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- Introducing Premiere Pro: the compositing program
- Understanding transparency and alpha channels
- Adjusting opacity
- Working with garbage mattes
- Luma keys and chroma keys
- The Ultra Keyer
- Nesting sequences
- Understanding and using blend modes
- Creating track mattes
Skill Level Intermediate
Let's take a look at using the Ultra Keyer to blend these two images together. In my foreground, I have this shot of balloons. And I am pretty happy with the shot, but I'd like to have the balloons and some of the clouds, but none of the blue in front of my background, sky sunset shot. And I want the two to blend together reasonably well. To do this, I'm going to use the Ultra Key here to get rid of the blue, and I'm also going to use a Garbage matte to just kill this cloud in the foreground.
And I think it's a bit too dominant in the image, so I'm going to select my Balloons layer, and I'm going to check on the Ultra Key effect. I've just searched for it using the Quick Search Box at the top of the Effects panel, and I'll just resize it so I can see it a little bit more clearly. I'm going to pick my Eyedropper and choose the blue. On first inspection, this seems to do a pretty good job. If I toggle the visibility of the foreground off and on. Yeah, it looks okay, but if I switch over to viewing the Alpha channel, it looks to me like I'm getting actually quite a lot of the blue still in my foreground.
So, I'll expand down my Matte generation and clean up controls. And just have a play around with these to bring out the highlights, and adjust the shadows of this image. There we go. Now, I don't mind losing some of these clouds up at the top if we switch back to the Composite view. They're actually very, very blue. And I think it would be a tough call to get the Key here to pull them out at the same time as pulling out some of the more extreme highlights, like the clouds and the balloons. Then again, I think it's okay if I just bring the pedestal up a little bit. The main thing for me is that I want the balloons and I want some of this cloud detail in the foreground.
It's going to be a pretty subtle combination. And if I now maybe, I'll look at the Contrast here. Maybe soften just a tiny a bit. They are clouds after all. And I think that's pretty good. I think that's going to work for me. I maybe bring some of the highlights in a little bit more. And now, if I'm happy with that, if I switch back to my Composite view, I think that's looking pretty good. Now, of course, I'm working with still images here. If you're working with video, it's quite possible that, particularly with sky shots, this looks like dutch tilt to me.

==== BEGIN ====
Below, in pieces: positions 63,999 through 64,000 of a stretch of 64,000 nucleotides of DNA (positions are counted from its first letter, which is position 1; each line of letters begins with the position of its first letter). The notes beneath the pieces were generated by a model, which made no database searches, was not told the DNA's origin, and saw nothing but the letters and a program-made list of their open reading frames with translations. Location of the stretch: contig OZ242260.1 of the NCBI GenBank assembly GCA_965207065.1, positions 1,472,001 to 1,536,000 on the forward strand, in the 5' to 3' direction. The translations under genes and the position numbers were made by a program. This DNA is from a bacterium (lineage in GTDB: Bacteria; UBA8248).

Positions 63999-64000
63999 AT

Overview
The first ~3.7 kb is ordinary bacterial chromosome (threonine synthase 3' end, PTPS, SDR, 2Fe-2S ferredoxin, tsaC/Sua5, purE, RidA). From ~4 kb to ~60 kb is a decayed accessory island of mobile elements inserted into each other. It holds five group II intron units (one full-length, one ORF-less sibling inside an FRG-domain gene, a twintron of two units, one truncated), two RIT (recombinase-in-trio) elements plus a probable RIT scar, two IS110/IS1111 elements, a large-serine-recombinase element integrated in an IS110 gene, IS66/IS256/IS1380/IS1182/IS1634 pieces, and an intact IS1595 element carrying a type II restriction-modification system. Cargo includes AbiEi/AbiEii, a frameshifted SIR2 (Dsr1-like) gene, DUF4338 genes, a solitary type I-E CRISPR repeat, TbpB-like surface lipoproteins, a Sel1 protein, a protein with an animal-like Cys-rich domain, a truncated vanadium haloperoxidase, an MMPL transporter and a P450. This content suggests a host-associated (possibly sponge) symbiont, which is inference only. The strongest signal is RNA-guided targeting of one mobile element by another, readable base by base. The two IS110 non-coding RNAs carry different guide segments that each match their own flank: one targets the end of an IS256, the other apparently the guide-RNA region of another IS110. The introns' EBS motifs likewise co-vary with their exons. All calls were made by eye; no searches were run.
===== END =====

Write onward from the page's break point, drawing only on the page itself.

You can see the horizon line is over there for the background, or at least, in my eyes, it looks like it is. It may be that the lighting changes and you need two key frames, some of the adjustments you've made to keep the key clean. But all I'm going to do now is go over to my Effects panel, and I'm going to pick up a a Matte. I'm just typing in Matt to bring out with the Mattes, and I think an 8 points will do it. So I'm going to take the 8 point Garbage matte and throw it on top. And I'm just going to select the Heading in my Effect controls panel, and this will give me my control points to make the adjustment directly in the image of this Garbage matte float off the edge. It doesn't really matter at this stage.
It's absolutely fine. And if I now deselect the Garbage matte, you can see, I've got this nice composition with the balloons as the foreground element instead of if I turn it back off again. The cloud really taking over the composition. The other problem, of course, is that the other clouds aren't as vividly white. I'd end up having to layer them. I could if I wanted to create a duplicate of this layer, and then reverse the Garbage matte and use that to just target this foreground cloud, and bring it down a little bit, make it softer, make it darker.
Perhaps even color it a little bit, but for now, it's absolutely fine to just get rid of it all together. And then, I'm ready to move on with the next part of my composition. Now, in this instance, working with the Ultra Key, I'll just turn both of these effects off for a second. Was relatively easy, because I was not being especially demanding. If I really wanted to pull out this detail in the clouds, which I can show you just how much I've got by turning off the Background layer and turning the key back on, you can see how much is missing. If I really wanted to bring that out, then I would have needed to spend a lot more time working on my Ultra key controls.
Particularly working on things like the Softening and the Choke, but just try to bring out the soft, wispy details. You can see if I bring the image back in again, there is actually quite a lot of detail there that we've lost through keying. Effectively, it's because the blue of these clouds is so close to the blue, not particularly around those clouds, but over towards the right here where we really need it to key. You can see they're so similar. It's very, very difficult for the key to support both.
But nonetheless, if I put all this back on again, turn on the Background layer, I think it's a pretty nice composition.
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